As I mentioned before, KEYNOTE-045 with pembrolizumab as second-line therapy showed an OS benefit compared [with] chemotherapy, with a hazard ratio of 0.73 [95% CI, 0.59-0.91; P = .002], and that’s statistically significant.

All the other second-line checkpoint inhibitors have a trend toward OS, especially [if the tumors being treated are] PD-L1 positive.

What is the recommendation for this patient now that he has developed pneumonitis?

The NCCN guidelines for pneumonitis [indicate that] for grade 1, you want to consider holding immunotherapy and reassess in 1 to 2 weeks. If [patients] don’t improve, you can consider a CT scan with contrast. For moderate grade 2 pneumonitis, you want to hold immunotherapy. Consider [a] pulmonary consult early, as well as [doing] a thorough infectious work-up and consider enteric antibiotics if the infection is not fully ruled out. Then, you want to start high-dose steroids and close monitoring every 3 to 7 days. If there’s no improvement after 48 to 72 hours with high-dose steroids, then you would treat it as grade 3.

For severe grade 3/4 pneumonitis, you definitely want to permanently discontinue immunotherapy and consider admitting the patient to the hospital with a full infectious work-up and pulmonary work-up. You may want to consider [getting a bronchoscopy] and continuing high-dose steroids. If there’s no improvement after 48 hours, then you would consider infliximab, intravenous immunoglobulin, or mycophenolate. I want to emphasize that this needs to be a multidisciplinary team effort, as these patients with severe pneumonitis can decompensate rapidly. You want to get everyone involved.

How do you define pneumonitis grades 1 through 4? Is it radiographic, or is it also clinical?

It’s mostly clinical. It’s basically mild, moderate, and severe. I would say [in this case] it’s more clinical, based on [the patient’s] symptoms.

What third-line options would you consider if this patient’s disease progresses?

Enfortumab vedotin is an effective drug; it is an antibody-drug conjugate to Nectin-4, which is expressed in over 90% of urothelial cancer cells. This has also been recently approved after immunotherapy with a high response rate,8 including a 38% response rate in [patients with liver metastases].9 If patients have an FGFR alteration, we can consider erdafitinib.

Other agents to look out for include sacituzumab govitecan [Trodelvy], an antibody-drug conjugate to TROP-2 that’s also expressed in urothelial cancer.

References:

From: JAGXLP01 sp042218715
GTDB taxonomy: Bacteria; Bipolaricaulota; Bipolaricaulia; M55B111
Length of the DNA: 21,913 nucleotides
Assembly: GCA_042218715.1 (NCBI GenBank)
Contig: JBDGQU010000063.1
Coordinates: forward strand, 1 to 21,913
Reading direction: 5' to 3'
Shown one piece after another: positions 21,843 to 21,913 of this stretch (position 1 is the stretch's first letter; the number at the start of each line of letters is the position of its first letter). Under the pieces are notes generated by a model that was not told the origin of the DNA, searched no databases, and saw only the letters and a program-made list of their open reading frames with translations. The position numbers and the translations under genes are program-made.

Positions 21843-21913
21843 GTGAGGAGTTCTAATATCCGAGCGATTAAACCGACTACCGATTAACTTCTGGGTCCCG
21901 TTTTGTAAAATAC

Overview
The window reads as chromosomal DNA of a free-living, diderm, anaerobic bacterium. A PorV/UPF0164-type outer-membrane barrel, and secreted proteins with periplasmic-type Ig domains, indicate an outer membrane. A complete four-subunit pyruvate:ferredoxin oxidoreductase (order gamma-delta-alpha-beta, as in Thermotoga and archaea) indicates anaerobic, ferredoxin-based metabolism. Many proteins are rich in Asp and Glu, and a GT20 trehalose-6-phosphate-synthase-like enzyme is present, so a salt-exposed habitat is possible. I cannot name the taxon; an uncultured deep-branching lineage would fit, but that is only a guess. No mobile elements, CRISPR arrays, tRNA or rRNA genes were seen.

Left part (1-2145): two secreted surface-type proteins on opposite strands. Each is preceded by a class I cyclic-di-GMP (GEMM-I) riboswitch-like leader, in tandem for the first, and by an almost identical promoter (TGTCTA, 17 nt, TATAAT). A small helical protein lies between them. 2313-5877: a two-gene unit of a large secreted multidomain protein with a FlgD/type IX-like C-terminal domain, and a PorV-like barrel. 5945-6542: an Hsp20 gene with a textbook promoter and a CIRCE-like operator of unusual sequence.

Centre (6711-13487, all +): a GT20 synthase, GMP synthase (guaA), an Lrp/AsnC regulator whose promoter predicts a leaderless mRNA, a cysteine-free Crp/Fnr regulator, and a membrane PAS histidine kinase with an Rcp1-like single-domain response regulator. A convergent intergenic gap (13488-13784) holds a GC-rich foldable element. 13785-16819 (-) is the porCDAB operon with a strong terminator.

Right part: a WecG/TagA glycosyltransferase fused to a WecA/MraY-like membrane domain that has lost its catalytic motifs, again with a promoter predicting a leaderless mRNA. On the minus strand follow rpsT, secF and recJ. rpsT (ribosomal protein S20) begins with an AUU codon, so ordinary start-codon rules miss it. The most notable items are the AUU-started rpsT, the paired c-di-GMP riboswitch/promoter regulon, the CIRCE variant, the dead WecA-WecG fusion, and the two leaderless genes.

1. FDA limits the use of Tecentriq and Keytruda for some urothelial cancer patients. FDA. July 5, 2018. Accessed August 26, 2020. https://bit.ly/3lta1oz

2. Powles T, Durán I, van der Heijden MS, et al. Atezolizumab versus chemotherapy in patients with platinum-treated locally advanced or metastatic urothelial carcinoma (IMvigor211): a multicentre, open-label, phase 3 randomised controlled trial. Lancet. 2018;391(10122):748-757. doi:10.1016/S0140-6736(17)33297-X

3. Sharma P, Retz M, Siefker-Radtke A, et al. Nivolumab in metastatic urothelial carcinoma after platinum therapy (CheckMate 275): a multicentre, single-arm, phase 2 trial. Lancet Oncol. 2017;18(3):312-322. doi:10.1016/S1470-2045(17)30065-7

4. Powles T, O’Donnell PH, Massard C, et al. Efficacy and safety of durvalumab in locally advanced or metastatic urothelial carcinoma: updated results from a phase 1/2 open-label study. JAMA Oncol. 2017;3(9):e172411. doi:10.1001/jamaoncol.2017.2411

5. Patel MR, Ellerton J, Infante JR, et al. Avelumab in metastatic urothelial carcinoma after platinum failure (JAVELIN Solid Tumor): pooled results from two expansion cohorts of an open-label, phase 1 trial. Lancet Oncol. 2018;19(1):51-64. doi:10.1016/ S1470-2045(17)30900-2

6. Bellmunt J, de Wit R, Vaughn DJ, et al; KEYNOTE-045 Investigators. Pembrolizumab as second-line therapy for advanced urothelial carcinoma. N Engl J Med. 2017;376(11):1015-1026. doi:10.1056/NEJMoa1613683

7. NCCN. Clinical Practice Guidelines in Oncology. Bladder cancer, version 6.2020. Accessed August 26, 2020. https://bit.ly/3lold5s

8. FDA grants accelerated approval to enfortumab vedotin-ejfv for metastatic urothelial cancer. FDA. December 19, 2019. Accessed August 26, 2020. https://bit.ly/3lnbLiQ

9. Rosenberg JE, O’Donnell PH, Balar AV, et al. Pivotal trial of enfortumab vedotin in urothelial carcinoma after platinum and anti-programmed death 1/programmed death ligand 1 therapy. J Clin Oncol. 2019;37(29):2592-2600. doi:10.1200